Zinzi was burdened with a Sloth (and that's what she calls it). One of the fascinating aspects of this novel is realizing and imagining what kind of an effect this sort of thing could have on society. Zinzi murdered her brother and she will forever be seen as an Animalled. Society has shunned these people, creating a whole new social class beneath everything else. Some have even used this to gain fame. It completely changes what we know and think about people; just by looking at someone and seeing they possess an Animal, you know they have done wrong at some point in their past.
The story itself is a noir mystery: the search for the missing young singer, Songweza. We follow Zinzi through her telling of the story while she uncovers a larger plot after some twists and turns. At times, you really lose yourself in the investigation and actually forget you're reading a novel about people with Animals and special abilities. Beukes has the ability to create such an original and fascinating world so subtly I forgot there was any other.
What I did yearn for more was more information on the Zoo Plague: why did this happen? How did it happen? I don't know if we will ever know, and I'm fine with that, but I did wish for more. Overall, I recommend this book for anyone looking for a great urban fantasy not quite like anything else.
I received a review copy of this book from the Angry Robot Army program.
Apparently now, if you commit a terrible crime, your own guilt can be manifested as an animal (tapir, sparrow, scorpion, sloth, vervet, dog) that you must stay constantly physically near or suffer intense pain. And if the animal dies, you are swallowed up by a mysterious darkness called "The Undertow." The people who get these animals (mashavi) also seem to be the ones with a magical power; the power to charm, to intensify emotions, to move things, etc.
Zinzi December is an ex-journalist with a sloth on her back and the mashavi to find lost things. She lives in Zoo City; the slum where all the "zoos" (people with animals) are segregated by prejudice and class issues.
When her latest client dies before she can hand back a lost ring, two "procurers" for a famous music producer convince her to find a lost pop idol instead, drawing her deep into the underbelly of Zoo City and humanity in all shapes and vices.
This book blew me away. It was awesome. In high school when I first read Neal Stephenson's Snow Crash and it transported me to an entirely different world with cool people and cool ideas; that's the way I felt here.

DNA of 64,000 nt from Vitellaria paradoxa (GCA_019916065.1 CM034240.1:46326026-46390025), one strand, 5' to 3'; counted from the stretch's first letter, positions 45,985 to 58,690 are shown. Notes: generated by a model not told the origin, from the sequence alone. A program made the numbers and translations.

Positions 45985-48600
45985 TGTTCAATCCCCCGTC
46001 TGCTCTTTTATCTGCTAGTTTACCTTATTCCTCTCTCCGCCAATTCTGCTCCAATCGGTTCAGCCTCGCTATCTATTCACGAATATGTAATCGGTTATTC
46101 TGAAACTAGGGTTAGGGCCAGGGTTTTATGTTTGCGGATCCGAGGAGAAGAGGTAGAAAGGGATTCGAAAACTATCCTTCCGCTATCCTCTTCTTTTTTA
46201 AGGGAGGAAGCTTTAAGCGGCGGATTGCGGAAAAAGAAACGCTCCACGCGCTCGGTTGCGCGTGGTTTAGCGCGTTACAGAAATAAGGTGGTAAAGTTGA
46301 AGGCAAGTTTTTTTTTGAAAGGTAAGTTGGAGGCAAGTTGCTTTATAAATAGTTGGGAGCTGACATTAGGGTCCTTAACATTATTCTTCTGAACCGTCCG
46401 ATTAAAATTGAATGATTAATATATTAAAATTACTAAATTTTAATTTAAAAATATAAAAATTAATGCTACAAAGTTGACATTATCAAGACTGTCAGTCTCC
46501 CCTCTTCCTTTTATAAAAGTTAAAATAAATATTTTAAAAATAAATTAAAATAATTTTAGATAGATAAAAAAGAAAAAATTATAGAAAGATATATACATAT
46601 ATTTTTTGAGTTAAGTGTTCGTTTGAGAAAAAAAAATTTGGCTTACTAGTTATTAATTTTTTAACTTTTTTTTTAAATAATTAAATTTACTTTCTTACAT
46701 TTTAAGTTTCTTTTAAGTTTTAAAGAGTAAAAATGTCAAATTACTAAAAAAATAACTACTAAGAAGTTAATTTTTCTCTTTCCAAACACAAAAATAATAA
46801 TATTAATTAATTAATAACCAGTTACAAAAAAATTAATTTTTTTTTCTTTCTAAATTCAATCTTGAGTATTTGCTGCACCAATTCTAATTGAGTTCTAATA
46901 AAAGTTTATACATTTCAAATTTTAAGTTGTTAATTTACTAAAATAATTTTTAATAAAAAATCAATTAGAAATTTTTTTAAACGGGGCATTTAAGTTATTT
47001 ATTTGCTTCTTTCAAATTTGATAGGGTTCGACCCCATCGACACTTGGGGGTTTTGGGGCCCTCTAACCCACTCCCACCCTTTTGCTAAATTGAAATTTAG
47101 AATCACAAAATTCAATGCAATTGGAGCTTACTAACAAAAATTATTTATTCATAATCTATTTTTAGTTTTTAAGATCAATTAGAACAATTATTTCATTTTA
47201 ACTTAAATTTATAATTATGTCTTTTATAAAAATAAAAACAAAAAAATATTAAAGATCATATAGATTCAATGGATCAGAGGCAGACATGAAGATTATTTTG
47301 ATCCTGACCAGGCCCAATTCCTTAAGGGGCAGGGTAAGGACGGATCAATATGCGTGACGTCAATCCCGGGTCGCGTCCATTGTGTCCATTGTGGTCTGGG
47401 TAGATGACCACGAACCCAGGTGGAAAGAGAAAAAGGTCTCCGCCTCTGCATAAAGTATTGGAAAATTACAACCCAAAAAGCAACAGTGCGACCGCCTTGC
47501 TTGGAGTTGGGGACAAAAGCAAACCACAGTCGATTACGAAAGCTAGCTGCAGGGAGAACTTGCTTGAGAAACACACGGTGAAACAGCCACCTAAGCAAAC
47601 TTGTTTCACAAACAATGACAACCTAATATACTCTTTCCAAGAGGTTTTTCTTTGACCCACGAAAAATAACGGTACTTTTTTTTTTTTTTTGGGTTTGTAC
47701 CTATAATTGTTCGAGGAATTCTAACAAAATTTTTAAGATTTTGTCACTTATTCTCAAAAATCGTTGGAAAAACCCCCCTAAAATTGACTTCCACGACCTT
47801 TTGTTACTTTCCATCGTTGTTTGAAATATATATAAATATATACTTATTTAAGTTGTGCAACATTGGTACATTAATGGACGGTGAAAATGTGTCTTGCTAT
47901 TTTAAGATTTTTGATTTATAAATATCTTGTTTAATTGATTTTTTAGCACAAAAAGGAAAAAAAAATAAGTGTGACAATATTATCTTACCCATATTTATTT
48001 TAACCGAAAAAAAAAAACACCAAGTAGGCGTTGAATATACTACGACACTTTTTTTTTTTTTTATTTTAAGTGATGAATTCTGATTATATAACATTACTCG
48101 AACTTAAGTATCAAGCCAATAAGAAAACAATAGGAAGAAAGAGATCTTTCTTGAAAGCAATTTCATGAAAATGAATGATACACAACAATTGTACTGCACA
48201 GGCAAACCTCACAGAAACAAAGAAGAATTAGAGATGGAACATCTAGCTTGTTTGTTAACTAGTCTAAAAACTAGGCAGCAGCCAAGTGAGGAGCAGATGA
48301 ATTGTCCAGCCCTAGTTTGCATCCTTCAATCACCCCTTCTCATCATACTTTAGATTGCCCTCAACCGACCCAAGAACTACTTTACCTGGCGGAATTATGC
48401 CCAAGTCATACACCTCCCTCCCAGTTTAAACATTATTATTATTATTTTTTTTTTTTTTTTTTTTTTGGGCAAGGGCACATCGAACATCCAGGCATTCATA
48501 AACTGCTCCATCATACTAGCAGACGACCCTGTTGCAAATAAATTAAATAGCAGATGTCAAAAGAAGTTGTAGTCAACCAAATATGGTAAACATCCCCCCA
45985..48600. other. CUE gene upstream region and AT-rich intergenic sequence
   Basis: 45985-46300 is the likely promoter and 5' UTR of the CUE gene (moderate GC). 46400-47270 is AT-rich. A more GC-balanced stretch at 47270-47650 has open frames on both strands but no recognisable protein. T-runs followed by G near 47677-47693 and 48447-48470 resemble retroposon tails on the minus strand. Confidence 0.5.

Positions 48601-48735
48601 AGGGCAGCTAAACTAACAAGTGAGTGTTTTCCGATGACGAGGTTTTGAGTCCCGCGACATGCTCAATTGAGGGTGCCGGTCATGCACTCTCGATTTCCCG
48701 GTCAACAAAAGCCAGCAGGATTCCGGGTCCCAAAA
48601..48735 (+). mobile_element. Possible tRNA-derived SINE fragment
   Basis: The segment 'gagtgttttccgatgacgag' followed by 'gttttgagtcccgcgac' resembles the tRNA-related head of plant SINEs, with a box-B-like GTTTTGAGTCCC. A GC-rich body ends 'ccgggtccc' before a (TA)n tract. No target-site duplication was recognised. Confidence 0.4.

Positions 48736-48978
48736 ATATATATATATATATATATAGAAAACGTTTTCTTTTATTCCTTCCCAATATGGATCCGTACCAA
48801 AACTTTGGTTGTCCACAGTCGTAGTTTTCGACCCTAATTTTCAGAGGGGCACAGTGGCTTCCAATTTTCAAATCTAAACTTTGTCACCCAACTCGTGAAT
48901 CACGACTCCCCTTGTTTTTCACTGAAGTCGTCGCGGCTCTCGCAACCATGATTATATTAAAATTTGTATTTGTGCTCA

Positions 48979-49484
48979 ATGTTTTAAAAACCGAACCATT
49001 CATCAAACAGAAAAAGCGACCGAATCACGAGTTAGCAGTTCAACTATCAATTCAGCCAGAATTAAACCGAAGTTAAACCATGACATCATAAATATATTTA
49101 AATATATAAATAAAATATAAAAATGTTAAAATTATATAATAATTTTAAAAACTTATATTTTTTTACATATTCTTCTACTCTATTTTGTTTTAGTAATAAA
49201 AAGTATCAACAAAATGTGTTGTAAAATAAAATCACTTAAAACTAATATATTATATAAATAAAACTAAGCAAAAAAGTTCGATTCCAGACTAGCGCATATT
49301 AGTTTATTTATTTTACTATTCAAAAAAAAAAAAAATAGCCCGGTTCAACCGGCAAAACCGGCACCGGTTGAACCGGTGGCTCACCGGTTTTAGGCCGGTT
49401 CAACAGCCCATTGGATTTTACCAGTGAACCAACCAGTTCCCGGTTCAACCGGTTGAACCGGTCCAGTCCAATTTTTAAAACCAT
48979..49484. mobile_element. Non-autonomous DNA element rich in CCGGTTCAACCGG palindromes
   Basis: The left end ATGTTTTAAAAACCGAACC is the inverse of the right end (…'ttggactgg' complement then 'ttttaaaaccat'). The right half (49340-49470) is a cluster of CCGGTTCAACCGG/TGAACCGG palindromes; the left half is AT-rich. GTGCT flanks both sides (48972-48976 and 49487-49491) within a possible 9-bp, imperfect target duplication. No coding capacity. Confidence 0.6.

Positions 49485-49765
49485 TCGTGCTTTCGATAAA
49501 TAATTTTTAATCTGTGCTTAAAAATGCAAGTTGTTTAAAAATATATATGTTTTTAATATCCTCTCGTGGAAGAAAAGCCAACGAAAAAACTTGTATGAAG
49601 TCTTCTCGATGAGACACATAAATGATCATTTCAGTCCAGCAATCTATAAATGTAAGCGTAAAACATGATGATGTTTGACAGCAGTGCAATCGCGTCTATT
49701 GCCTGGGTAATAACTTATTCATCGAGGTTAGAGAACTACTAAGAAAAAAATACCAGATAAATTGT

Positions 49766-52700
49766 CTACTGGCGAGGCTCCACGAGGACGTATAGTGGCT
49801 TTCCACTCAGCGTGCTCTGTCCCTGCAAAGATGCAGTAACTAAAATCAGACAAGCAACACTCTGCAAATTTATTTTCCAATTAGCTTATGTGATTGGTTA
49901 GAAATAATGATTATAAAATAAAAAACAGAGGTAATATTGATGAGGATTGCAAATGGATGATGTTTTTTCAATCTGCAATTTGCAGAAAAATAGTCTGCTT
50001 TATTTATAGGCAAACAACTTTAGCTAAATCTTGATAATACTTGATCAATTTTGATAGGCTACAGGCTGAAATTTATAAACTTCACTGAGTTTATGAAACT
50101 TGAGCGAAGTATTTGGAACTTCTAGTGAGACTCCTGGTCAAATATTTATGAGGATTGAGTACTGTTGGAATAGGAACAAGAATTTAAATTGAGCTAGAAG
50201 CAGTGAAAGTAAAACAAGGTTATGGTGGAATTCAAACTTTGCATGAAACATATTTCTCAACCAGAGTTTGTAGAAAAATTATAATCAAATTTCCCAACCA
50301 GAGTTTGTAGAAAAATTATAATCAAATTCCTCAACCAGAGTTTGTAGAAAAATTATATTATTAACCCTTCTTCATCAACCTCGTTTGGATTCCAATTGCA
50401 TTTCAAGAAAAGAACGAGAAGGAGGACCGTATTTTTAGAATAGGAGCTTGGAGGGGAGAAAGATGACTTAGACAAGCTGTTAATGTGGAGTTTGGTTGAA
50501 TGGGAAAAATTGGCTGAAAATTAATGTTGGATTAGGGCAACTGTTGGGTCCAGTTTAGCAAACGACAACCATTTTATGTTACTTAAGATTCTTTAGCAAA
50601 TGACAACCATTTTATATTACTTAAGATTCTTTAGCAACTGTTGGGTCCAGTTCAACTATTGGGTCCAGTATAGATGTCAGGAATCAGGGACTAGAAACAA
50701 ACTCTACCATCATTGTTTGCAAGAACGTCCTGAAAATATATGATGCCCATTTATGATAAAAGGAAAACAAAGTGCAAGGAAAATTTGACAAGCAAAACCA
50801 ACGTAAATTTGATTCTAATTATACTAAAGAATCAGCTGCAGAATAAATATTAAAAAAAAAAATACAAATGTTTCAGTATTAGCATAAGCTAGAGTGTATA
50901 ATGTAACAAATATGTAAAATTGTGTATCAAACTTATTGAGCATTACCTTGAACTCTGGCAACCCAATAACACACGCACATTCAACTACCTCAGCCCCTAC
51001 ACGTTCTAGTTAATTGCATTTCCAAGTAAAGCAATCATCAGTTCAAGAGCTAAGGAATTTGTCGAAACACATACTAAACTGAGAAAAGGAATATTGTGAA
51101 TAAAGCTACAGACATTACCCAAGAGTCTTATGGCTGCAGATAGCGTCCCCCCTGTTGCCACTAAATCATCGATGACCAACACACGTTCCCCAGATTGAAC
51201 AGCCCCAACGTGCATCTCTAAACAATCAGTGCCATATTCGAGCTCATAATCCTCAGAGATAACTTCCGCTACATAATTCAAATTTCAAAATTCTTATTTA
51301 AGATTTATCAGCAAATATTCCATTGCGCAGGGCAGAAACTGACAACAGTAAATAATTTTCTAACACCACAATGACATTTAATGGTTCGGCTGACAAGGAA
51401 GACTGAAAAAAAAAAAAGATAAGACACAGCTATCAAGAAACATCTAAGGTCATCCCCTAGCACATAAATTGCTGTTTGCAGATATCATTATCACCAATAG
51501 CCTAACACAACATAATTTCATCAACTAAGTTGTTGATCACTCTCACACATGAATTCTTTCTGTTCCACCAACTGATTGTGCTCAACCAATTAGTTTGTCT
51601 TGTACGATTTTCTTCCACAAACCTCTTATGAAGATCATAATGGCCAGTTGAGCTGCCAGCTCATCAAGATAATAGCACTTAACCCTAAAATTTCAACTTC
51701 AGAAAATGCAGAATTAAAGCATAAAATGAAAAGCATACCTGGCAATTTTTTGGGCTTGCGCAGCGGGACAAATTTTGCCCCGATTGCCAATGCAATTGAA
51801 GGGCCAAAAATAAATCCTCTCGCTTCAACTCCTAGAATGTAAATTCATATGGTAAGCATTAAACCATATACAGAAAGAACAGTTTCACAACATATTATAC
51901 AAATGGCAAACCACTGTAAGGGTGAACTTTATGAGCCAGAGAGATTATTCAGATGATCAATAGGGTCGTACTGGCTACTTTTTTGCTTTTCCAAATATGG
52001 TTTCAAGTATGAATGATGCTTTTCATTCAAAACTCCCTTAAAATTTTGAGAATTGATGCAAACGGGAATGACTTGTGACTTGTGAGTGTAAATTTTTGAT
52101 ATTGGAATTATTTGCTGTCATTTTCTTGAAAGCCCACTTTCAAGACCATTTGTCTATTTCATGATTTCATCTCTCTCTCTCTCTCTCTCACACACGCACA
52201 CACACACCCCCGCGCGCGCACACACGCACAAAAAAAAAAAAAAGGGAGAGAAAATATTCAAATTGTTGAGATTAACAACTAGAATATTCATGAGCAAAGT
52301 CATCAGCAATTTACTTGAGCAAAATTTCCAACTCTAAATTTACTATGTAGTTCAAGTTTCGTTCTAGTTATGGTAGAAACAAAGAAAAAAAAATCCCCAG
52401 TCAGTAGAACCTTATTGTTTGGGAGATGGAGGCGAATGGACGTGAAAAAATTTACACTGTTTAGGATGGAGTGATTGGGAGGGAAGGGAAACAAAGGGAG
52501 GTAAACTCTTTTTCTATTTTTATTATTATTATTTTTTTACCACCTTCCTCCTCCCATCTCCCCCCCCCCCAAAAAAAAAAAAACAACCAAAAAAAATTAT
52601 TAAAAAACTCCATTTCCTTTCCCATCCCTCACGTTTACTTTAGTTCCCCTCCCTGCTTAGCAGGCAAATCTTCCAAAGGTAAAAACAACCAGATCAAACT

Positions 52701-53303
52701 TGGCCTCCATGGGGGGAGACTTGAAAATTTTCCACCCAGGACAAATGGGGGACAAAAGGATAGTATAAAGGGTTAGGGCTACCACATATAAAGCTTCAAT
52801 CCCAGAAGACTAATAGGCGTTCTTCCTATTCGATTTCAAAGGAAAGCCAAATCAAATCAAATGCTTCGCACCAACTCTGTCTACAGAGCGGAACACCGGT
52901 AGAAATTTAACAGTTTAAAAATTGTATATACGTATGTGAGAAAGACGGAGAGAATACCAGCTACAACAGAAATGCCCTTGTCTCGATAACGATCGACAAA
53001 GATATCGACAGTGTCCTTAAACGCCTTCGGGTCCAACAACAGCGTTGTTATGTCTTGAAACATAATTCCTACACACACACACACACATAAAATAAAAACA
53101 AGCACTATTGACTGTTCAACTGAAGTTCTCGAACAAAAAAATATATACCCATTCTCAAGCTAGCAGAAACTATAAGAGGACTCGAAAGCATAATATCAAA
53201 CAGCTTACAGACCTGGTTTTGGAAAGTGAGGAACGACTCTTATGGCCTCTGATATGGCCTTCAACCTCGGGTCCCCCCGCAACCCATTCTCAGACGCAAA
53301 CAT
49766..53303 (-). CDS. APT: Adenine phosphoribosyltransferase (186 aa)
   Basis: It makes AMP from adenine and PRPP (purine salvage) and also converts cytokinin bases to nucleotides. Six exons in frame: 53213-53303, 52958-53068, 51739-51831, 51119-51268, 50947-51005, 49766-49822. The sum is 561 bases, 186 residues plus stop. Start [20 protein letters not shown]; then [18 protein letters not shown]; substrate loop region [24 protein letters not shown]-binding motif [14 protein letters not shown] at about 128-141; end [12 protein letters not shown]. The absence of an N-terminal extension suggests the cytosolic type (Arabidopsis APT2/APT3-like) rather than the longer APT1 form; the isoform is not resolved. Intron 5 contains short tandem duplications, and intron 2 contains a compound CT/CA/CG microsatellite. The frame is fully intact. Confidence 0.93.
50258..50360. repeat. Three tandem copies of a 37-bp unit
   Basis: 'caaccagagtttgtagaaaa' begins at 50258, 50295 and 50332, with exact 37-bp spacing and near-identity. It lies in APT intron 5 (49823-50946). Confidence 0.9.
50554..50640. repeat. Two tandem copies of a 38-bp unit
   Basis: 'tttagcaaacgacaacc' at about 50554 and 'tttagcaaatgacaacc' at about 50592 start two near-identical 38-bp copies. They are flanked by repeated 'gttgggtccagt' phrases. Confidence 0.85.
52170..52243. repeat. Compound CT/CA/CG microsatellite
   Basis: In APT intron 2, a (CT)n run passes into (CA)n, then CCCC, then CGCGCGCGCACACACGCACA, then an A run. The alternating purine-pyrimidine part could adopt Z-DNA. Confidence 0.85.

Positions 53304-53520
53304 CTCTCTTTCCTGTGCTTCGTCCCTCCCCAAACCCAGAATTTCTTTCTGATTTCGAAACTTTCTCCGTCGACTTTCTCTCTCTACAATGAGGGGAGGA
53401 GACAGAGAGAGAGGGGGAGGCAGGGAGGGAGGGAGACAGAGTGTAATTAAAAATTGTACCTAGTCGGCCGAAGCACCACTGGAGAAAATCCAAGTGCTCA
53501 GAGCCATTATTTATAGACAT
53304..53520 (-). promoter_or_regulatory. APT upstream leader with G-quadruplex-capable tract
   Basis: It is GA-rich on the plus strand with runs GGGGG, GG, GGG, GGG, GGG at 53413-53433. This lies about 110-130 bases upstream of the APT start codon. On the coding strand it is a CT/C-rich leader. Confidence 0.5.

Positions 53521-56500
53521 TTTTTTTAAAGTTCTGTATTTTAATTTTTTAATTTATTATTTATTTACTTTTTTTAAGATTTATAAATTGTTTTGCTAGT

Beukes' Joannesburg is entirely convincing, and dreary, and cool, and full of people you wish you could spend another whole novel getting to know.
Zinzi is no simple Mary Sue, either. She's got a terrible past. She's trapped in her current life because of a drug habit, her sloth, and society. While she tries to keep her nose clean, she constantly walks a fine line, and her morality is fairly pliable. But reading her, you don't care. Beukes makes us fall in love with Zinzi and her gangster friends, and then drags us through the filthy gutters (literally) of Johannesburg and the way people must live in slums.
As Zinzi gets closer and closer to the truth about the missing idol, things get progressively more gruesome and more and more terrible choices are made, more violence is revealed underneath the fine layer of normalcy Zinzi tries to maintain. And when the idol's fate is revealed, the book is so tightly constructed that you can look back and see all the hints the story gave you about who were the bad guys without giving it all away. A perfect balance of clues and tension.
In Zoo City the violence isn't there to shock or entertain, it's a reminder of how grim life is, and the many ways in which humans can survive.
This Book's Snack Designation Rating: Parmesan garlic kettle chips for the rich, rich flavor and crunch, and then you look at the bag's ingredients and see that while they were explosively delicious, they were also multi grain and you have to go back in your mind and enjoy the flavor all over again
Most Recent Customer Reviews
Zoo City is a dark and gritty part of a dystopian Johannesburg (which, the author notes later make...Read more